Sanjay E. Sarma

Sanjay E. Sarma is Fred Fort Flowers and Daniel Fort Flowers Professor of Mechanical Engineering at MIT, where he is also Vice President for Open Learning. He is the coauthor of The Inversion Factor (MIT Press) and Grasp: The Science Transforming How We Learn.

  • Workforce Education

    Workforce Education

    A New Roadmap

    William B. Bonvillian and Sanjay E. Sarma

    A roadmap for how we can rebuild America's working class by transforming workforce education and training.

    The American dream promised that if you worked hard, you could move up, with well-paying working-class jobs providing a gateway to an ever-growing middle class. Today, however, we have increasing inequality, not economic convergence. Technological advances are putting quality jobs out of reach for workers who lack the proper skills and training. In Workforce Education, William Bonvillian and Sanjay Sarma offer a roadmap for rebuilding America's working class. They argue that we need to train more workers more quickly, and they describe innovative methods of workforce education that are being developed across the country.

    It's not just that we need a pipeline of skilled workers for future jobs; we need to give workers the skills they need now. Focusing on manufacturing, healthcare, and retail sectors, Bonvillian and Sarma investigate programs that reimagine workforce education, from short intensive courses that offer certification to a new model for apprenticeships. They examine the roles of community colleges, employers, governments, and universities in workforce education, and describe new education technologies that can deliver training to workers. We can't tackle inequality unless we equip our workers for twenty-first-century jobs.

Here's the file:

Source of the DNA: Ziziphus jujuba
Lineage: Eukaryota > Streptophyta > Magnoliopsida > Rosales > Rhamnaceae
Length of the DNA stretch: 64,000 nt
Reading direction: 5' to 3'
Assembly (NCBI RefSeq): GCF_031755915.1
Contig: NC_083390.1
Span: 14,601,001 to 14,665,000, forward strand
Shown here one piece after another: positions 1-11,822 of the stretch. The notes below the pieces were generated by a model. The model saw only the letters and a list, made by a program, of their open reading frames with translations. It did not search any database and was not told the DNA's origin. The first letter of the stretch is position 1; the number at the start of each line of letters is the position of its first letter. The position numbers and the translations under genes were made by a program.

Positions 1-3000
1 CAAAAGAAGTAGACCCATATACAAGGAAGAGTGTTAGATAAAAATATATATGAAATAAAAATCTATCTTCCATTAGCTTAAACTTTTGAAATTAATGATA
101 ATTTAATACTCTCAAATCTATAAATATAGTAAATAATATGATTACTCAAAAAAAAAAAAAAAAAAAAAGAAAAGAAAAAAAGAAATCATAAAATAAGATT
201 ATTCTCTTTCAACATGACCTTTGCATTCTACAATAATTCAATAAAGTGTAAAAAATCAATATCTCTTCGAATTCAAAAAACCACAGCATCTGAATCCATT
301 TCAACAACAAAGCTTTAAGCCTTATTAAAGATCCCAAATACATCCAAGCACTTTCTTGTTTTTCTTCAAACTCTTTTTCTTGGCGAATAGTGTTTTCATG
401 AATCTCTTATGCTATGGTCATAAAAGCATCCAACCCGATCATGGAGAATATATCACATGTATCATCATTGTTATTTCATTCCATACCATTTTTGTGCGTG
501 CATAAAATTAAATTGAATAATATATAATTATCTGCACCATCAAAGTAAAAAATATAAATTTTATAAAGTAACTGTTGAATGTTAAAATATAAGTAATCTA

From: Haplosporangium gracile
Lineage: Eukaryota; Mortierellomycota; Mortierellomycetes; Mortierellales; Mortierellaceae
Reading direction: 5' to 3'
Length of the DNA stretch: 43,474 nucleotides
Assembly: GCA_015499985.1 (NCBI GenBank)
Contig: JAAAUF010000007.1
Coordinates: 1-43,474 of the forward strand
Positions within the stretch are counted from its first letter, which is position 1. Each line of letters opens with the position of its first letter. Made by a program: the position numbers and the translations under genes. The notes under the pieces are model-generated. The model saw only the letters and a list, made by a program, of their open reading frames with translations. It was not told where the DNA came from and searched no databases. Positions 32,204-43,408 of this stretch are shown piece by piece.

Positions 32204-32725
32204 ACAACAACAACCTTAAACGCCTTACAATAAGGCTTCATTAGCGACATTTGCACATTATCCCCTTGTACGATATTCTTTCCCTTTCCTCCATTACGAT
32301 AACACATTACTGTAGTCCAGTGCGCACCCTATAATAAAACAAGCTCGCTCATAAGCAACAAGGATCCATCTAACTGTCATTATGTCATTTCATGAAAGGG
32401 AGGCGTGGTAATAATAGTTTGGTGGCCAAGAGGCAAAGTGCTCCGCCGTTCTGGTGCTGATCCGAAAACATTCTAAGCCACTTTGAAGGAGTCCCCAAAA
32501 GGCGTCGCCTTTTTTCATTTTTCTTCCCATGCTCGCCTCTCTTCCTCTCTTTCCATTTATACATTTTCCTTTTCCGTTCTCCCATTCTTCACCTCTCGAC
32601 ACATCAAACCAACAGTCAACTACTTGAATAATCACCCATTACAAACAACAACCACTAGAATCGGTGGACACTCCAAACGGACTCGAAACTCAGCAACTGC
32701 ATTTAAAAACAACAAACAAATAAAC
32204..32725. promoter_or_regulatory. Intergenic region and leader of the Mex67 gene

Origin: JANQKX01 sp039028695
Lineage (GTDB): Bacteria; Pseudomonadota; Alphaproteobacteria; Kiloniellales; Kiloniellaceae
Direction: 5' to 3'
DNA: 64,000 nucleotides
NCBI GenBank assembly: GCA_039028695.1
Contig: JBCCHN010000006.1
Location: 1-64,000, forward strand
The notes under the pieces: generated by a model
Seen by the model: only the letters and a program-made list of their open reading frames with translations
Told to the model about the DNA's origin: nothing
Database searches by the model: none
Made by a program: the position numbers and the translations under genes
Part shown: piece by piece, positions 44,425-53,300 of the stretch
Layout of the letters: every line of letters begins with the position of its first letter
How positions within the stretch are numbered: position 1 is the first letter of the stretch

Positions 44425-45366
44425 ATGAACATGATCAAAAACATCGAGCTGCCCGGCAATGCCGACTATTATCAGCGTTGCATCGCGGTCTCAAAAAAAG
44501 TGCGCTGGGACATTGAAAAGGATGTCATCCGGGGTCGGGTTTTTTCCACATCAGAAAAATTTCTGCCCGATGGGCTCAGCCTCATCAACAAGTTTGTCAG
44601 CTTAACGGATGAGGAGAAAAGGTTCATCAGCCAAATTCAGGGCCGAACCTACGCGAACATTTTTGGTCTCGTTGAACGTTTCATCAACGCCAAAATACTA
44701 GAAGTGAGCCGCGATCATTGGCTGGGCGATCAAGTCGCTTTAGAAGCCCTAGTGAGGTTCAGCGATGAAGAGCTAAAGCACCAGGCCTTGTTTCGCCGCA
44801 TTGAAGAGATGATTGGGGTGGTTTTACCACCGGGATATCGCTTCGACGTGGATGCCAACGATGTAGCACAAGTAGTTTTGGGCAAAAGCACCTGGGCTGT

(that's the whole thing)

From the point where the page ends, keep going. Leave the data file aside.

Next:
• Hardcover $34.95
  • The Inversion Factor

    The Inversion Factor

    How to Thrive in the IoT Economy

    Linda Bernardi, Sanjay E. Sarma, and Kenneth Traub

    Why companies need to move away from a “product first” orientation to pursuing innovation based on customer need.

    In the past, companies found success with a product-first orientation; they made a thing that did a thing. The Inversion Factor explains why the companies of today and tomorrow will have to abandon the product-first orientation. Rather than asking “How do the products we make meet customer needs?” companies should ask “How can technology help us reimagine and fill a need?” Zipcar, for example, instead of developing another vehicle for moving people from point A to point B, reimagined how people interacted with vehicles. Zipcar inverted the traditional car company mission.

    The authors explain how the introduction of “smart” objects connected by the Internet of Things signals fundamental changes for business. The IoT, where real and digital coexist, is powering new ways to meet human needs. Companies that know this include giants like Amazon, Airbnb, Uber, Google, Tesla, and Apple, as well as less famous companies like Tile, Visenti, and Augury. The Inversion Factor offers a roadmap for businesses that want to follow in their footsteps.

    The authors chart the evolution of three IoTs—the Internet of Things (devices connected to the Internet), the Intelligence of Things (devices that host software applications), and the Innovation of Things (devices that become experiences). Finally, they offer a blueprint for businesses making the transition to inversion and interviews with leaders of major companies and game-changing startups.

    • Hardcover $29.95
    • Paperback $17.95